Opiates

When people hear “opiates,” they often think “heroin.” It is true that one of the most addictive and dangerous drugs in the opiate category is heroin, but there is more to this category that must be noted. Opiates are considered to be any substance derived from poppy seed flowers and can be synthesized in laboratories, and include painkillers such as morphine, Vicoden and Oxycontin.

Opiates work on the central nervous system of the body, and affect the brain and nervous system. The human brain produces neurotransmitters called endorphins, which manage the pain and pleasure areas of the body. When taken as prescribed and for a short period of time, opiates will not interfere with the creation and transmission of natural endorphins. However over a prolonged period of time taking these painkillers, the body stops making endorphins all together, expecting that they will be coming in from outside sources. This is why it is important to always have a doctor carefully monitoring opiate use, even when prescribed.

The majority of the time, opiates are prescribed by doctors and physicians to treat pain – common uses are for pain after dentistry or other surgical procedures. Opiates like oxycontin are prescribed for people with cancer undergoing long and painful treatment.

If you are concerned about your own increased opiate use, or are worried about some close to you, there are signs of opiate addiction you can look out for:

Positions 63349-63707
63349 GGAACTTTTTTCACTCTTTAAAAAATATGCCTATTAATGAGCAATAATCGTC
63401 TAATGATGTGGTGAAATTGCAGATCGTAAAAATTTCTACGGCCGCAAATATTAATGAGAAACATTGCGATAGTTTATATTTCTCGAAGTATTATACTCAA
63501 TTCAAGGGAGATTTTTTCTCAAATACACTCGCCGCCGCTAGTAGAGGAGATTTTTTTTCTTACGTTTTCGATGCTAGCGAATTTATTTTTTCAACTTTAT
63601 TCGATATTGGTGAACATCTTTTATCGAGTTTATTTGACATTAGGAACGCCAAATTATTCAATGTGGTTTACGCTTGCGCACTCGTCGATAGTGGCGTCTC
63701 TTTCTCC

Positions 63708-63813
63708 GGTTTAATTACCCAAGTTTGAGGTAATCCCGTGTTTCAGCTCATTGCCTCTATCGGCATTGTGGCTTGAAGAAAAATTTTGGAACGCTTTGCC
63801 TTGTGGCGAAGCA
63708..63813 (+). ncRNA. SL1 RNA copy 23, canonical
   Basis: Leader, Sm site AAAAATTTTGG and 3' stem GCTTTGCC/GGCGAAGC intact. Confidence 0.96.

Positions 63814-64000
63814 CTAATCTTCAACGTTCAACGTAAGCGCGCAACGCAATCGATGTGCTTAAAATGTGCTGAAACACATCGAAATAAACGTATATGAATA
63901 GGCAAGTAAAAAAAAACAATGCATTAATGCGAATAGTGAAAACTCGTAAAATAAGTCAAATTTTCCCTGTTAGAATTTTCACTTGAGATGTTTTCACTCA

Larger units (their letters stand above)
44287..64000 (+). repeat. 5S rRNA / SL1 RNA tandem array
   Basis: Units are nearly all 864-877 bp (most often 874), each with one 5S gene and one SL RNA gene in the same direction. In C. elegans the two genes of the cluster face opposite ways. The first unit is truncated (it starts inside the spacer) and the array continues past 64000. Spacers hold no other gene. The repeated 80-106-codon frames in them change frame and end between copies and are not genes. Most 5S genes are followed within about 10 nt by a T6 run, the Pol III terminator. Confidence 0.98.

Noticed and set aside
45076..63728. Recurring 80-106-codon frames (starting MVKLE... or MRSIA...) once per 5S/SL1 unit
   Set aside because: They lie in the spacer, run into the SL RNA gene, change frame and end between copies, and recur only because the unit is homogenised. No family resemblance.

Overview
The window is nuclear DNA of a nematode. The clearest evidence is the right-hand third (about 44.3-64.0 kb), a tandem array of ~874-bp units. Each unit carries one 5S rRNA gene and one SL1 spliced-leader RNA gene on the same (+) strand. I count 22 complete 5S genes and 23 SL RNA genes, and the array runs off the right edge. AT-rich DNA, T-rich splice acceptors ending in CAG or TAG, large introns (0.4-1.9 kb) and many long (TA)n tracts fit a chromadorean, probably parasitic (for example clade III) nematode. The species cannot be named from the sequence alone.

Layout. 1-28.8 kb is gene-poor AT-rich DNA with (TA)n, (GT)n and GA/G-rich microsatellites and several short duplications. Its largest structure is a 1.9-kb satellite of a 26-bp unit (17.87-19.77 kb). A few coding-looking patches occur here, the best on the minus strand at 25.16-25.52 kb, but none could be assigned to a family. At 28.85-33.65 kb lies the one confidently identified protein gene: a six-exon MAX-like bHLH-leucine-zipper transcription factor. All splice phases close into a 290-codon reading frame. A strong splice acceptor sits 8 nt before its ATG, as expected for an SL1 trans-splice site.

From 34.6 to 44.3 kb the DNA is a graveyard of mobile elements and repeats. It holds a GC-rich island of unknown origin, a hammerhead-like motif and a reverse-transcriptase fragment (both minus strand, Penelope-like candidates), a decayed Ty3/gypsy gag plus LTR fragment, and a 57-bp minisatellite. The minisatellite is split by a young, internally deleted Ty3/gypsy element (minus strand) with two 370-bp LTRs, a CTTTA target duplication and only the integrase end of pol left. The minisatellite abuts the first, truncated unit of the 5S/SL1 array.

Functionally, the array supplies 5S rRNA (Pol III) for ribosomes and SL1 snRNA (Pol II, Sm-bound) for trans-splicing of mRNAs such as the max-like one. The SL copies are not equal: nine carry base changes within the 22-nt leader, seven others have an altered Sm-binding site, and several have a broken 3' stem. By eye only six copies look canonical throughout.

• Increased tolerance to prescription painkillers.
  • Unsuccessful attempts to quit or control use.
  • Withdrawal symptoms when the body suddenly stops receiving the drug.
  • Insomnia and dramatic increases in sleepiness and sleeplessness.
  • Mood swings, increased irritability, anxiety. Feeling numb or disconnected when the drug is ingested.

Usually a person addicted to opiates will at first believe they have their addiction under control, or think they can stop at any time – just not right now. There are usually great justifications for continued use and reasons for all behavioral, mental and physical changes – an addict will always try and protect their secret.

Opiate withdrawal is extremely hard on the body and mind. Many people become addicts because they are on a constant quest to avoid the hard effects of withdrawal. In order to get to the point of withdrawal – the opiates have to be taken over an extended period of time. If taken as prescribed by a doctor for initial pain management after surgery or if taken recreationally once, withdrawal symptoms can be avoided. If taken more consistently and a tolerance is built up, a professional detoxification in a hospital setting is recommended for the safest and most comfortable method possible.

If you or someone you know is struggling with opiate addiction, if you have questions or need help, Lifetime Recovery Centers of America is here to help you. There is a solution, and you don’t have to do this alone.